The first legal sports bets in West Virginia were made on Thursday morning when the Hollywood Casino at Charles Town Races launched their sportsbook with a soft opening.
The first bet was made by State Delegate Jason Barrett (D-Berkeley), who put down $50 on West Virginia University to win the college football national championship this season.
Launch Came Two Days Earlier Than Expected
The Mountaineers are a 60/1 underdog to take home the title, but that didn’t dissuade Barrett from putting some money down on the local college squad.
“You know I certainly was going to take that opportunity to wager on the Mountaineers,” Barrett told MetroNews. “I thought if I was going to be able to make the first bet I was going to do it big and I was going to do it right.”
The launch came two days earlier than expected, as regulators only began testing systems at the casino on Monday. The sportsbook, which is being run in partnership with William Hill, is expected to begin full-scale operations on Saturday morning, while an online sports betting app is said to be a few weeks away from release.
When placing his bet, Barrett remarked on how easy and familiar the process was.
“It reminded me of betting on a horse race,” he told MetroNews. “You walk up to a counter and there’s a teller there and you tell them the wager you want to make. You hand them the cash and they hand you a ticket back.”
Low Cost of Entry for Casinos
A total of four casinos in the state have applied for licenses offer sports betting. They include the Grenbrier, which has partnered with FanDuel and is expected to be the next sportsbook to open, as well as Wheeling Island and Mardi Gras casinos, which are owned by Delaware North. A fifth casino that is allowed to offer sports betting, Mountaineer Racetrack and Casino, has yet to apply for a license but is expected to do so in the near future.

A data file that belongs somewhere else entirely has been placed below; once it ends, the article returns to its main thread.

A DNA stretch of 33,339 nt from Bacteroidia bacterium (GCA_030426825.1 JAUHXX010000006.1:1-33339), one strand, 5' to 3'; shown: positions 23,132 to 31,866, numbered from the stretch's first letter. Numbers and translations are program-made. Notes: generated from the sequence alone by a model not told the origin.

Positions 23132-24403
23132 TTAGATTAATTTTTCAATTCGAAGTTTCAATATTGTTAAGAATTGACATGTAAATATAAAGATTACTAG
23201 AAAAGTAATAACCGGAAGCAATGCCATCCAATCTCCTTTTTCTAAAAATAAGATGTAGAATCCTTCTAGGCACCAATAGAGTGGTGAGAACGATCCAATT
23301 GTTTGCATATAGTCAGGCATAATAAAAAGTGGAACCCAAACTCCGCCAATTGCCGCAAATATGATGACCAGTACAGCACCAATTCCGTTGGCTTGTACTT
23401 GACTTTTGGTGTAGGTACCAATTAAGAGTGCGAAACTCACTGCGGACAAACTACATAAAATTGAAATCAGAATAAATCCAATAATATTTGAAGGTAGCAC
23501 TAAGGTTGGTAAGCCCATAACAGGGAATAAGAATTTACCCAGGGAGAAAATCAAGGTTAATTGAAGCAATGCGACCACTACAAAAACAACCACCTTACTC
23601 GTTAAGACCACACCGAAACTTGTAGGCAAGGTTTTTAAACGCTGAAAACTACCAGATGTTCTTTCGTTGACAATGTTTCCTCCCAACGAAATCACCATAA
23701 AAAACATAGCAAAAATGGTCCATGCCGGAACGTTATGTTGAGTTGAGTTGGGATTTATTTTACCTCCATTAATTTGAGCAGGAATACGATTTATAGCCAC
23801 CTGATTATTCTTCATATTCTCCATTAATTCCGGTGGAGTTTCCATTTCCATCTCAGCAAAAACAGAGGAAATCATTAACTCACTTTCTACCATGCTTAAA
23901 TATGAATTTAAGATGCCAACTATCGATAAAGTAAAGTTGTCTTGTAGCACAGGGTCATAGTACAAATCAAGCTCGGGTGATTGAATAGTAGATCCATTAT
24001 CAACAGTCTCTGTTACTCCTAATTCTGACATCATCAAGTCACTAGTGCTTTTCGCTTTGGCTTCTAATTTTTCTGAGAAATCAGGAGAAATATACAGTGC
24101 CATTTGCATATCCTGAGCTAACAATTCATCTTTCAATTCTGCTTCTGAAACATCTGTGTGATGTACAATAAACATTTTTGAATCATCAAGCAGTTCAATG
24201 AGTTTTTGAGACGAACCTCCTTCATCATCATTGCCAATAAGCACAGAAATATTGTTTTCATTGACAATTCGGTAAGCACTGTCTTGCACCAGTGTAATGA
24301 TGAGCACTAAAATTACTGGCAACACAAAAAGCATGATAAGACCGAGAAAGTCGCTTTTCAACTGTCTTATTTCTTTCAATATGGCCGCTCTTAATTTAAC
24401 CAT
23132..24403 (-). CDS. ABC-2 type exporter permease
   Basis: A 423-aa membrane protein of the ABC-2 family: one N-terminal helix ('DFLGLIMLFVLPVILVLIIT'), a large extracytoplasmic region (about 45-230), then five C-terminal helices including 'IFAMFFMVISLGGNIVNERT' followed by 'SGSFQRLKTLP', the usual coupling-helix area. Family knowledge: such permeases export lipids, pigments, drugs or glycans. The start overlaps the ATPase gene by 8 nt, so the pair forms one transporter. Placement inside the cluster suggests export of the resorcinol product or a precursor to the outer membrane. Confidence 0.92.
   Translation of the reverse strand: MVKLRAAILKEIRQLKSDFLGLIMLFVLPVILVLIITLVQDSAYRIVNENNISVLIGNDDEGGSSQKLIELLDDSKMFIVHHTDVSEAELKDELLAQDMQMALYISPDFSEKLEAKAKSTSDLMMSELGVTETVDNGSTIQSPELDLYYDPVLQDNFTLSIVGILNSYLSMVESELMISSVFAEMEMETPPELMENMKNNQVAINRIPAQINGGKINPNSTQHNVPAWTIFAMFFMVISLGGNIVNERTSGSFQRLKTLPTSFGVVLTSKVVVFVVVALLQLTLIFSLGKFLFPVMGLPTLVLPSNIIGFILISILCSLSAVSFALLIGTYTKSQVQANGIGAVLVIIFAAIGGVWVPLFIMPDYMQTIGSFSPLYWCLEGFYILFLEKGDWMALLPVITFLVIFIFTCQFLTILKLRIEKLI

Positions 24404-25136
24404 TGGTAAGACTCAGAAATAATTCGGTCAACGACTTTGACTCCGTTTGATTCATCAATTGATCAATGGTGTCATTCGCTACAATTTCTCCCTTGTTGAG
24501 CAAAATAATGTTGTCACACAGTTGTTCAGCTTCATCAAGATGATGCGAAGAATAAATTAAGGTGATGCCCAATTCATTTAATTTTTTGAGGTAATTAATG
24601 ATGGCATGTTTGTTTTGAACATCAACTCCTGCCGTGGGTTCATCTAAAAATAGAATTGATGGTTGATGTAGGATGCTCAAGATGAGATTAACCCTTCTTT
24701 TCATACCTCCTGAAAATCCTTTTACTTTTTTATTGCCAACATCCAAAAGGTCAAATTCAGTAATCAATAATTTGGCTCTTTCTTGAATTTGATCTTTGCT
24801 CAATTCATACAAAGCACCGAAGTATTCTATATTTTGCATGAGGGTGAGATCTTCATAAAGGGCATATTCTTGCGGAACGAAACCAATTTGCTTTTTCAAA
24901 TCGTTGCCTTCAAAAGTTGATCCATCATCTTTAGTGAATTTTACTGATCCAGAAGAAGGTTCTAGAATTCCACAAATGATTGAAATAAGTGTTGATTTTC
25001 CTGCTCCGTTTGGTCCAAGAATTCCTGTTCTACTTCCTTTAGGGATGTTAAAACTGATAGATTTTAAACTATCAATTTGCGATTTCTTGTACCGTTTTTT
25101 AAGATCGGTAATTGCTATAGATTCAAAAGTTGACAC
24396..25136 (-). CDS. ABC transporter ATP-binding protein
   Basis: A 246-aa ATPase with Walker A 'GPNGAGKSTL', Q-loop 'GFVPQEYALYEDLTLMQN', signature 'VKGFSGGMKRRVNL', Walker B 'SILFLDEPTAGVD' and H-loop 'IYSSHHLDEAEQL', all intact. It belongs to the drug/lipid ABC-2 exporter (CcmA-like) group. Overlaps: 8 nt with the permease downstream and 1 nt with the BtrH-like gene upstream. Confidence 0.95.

Each casino will have to pay a $100,000 licensing fee in order to get started, after which they’ll pay a 10 percent tax on their gross revenues. Those terms seem generous when compared to the cost of doing business in neighboring Pennsylvania, where prospective operators must pay a $10 million licensing fee and endure a 36 percent tax rate.
Barrett noted the different approaches, saying that other states should follow West Virginia’s lead.
“We have really done it right in this state and certainly Pennsylvania and others, if it’s going to be successful in their states, they need to look at what we did and model after us,” Barrett told MetroNews.
The addition of West Virginia brings the number of states now offering regulated sports betting to five. Nevada has had legalized betting on sporting events for decades, while Delaware, New Jersey, and Mississippi have all introduced sportsbooks this year following the Supreme Court decision that struck down the Professional and Amateur Sports Protection Act.